Looking for Hummingbird
When Google announced Hummingbird in late September they said that they chose the name because it was fast and precise. It turns out that it is also difficult to spot, despite being the most significant rewrite of Google's search algorithm in over a decade, and the focus of significant blogger attention. The current thinking is that Hummingbird does not significantly rework the 200+ criteria that Google uses to rank pages, but it does affect the way that Google interprets search queries and therefore it will affect the pages that get selected for ranking. Rand Fishkin, writing in Moz, made the argument that marketers looking for long tail search traffic will find both opportunities and challenges in Hummingbird.
Search Engine Land has interpreted a Google patent for 'Interactive Query Completion Templates' to show how Hummingbird most likely employs a system of form based queries and they offered suggestions as to how web sites could optimize for them.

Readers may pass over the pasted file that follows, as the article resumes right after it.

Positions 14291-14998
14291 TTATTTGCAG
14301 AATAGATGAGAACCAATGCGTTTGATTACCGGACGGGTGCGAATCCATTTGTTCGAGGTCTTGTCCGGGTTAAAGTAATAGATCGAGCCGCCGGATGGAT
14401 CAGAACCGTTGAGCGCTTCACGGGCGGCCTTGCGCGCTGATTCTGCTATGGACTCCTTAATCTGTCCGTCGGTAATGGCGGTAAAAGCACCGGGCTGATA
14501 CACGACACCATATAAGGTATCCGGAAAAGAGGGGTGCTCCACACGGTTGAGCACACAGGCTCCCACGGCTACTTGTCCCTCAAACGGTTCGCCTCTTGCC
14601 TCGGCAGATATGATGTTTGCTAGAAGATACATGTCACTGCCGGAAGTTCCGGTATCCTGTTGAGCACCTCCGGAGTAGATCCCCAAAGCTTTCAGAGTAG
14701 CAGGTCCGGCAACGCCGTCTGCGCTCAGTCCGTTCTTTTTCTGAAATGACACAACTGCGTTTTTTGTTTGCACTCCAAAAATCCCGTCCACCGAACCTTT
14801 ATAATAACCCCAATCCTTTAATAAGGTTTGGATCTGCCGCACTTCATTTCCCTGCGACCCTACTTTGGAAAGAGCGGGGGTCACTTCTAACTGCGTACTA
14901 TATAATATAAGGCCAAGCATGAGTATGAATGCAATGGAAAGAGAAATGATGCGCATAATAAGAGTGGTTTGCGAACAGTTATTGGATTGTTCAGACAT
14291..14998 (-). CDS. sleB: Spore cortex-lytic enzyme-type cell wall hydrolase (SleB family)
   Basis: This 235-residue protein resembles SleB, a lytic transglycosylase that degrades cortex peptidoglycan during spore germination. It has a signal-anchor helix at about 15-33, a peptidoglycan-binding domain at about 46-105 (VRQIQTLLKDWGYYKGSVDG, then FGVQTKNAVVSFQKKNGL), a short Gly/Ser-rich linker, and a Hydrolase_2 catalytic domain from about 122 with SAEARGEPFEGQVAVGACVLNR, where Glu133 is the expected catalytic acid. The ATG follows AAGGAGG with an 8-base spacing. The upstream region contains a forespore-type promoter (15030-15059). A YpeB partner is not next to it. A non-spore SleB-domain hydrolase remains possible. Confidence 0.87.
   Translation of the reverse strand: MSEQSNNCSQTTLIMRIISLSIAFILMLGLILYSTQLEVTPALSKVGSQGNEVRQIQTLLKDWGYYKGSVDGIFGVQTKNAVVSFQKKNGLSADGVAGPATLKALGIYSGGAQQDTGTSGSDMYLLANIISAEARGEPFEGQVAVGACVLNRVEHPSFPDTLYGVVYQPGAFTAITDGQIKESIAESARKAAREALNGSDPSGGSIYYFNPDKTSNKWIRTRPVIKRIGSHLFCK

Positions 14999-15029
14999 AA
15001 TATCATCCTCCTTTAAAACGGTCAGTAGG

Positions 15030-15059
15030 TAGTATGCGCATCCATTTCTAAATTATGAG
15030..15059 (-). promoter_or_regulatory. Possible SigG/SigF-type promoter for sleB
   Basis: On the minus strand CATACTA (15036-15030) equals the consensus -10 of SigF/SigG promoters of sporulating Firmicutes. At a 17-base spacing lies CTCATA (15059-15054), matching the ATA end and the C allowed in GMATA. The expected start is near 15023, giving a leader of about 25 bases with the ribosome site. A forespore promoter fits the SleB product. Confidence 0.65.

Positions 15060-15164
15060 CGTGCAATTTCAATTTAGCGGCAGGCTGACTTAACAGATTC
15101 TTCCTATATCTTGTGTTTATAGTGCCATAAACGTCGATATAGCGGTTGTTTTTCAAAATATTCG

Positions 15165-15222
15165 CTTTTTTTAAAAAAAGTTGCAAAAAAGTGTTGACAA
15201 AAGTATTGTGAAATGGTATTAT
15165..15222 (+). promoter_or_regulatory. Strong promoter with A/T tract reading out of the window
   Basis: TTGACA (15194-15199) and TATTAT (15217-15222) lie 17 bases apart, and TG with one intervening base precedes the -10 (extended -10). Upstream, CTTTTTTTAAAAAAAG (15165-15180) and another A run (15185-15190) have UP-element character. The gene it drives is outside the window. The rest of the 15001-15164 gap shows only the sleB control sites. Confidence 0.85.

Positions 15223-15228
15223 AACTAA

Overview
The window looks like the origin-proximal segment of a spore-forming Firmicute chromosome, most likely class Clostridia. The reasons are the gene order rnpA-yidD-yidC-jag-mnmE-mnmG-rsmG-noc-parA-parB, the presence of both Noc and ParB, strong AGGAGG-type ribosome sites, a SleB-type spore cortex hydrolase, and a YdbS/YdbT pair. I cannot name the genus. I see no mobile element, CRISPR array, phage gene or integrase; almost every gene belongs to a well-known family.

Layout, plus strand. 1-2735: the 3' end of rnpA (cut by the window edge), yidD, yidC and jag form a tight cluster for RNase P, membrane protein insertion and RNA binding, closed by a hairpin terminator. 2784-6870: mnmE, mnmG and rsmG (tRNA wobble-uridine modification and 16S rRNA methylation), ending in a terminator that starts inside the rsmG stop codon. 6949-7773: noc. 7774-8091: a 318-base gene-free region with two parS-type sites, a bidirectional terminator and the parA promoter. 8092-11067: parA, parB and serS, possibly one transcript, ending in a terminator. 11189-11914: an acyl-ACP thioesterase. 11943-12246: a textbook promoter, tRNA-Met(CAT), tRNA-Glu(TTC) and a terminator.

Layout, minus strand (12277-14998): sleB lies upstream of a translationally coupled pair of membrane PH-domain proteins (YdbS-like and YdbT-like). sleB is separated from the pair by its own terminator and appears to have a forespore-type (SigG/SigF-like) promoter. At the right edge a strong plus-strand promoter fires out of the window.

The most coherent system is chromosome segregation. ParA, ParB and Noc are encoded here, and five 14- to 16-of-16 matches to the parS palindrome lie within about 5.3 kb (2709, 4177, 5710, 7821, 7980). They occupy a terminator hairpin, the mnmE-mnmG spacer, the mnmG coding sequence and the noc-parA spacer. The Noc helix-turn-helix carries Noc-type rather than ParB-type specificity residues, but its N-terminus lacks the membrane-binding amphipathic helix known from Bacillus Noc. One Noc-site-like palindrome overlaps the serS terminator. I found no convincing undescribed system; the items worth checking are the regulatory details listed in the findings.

The Content Marketing Institute published a succinct 8 tips to optimize for ranking in Hummingbird, the most cited difference is that web sites now need to anticipate questions on the mind of the reader and then (subtly) publish them. The Jeff Bullas blog is one of several recommending a stronger presence on Google+ as a way to keep Google aware of relevant social signals. Additionally, Search Engine Land wrote about the increased importance of the Schema.org markup as a way to help Google find its way to your pages on its semantic flight.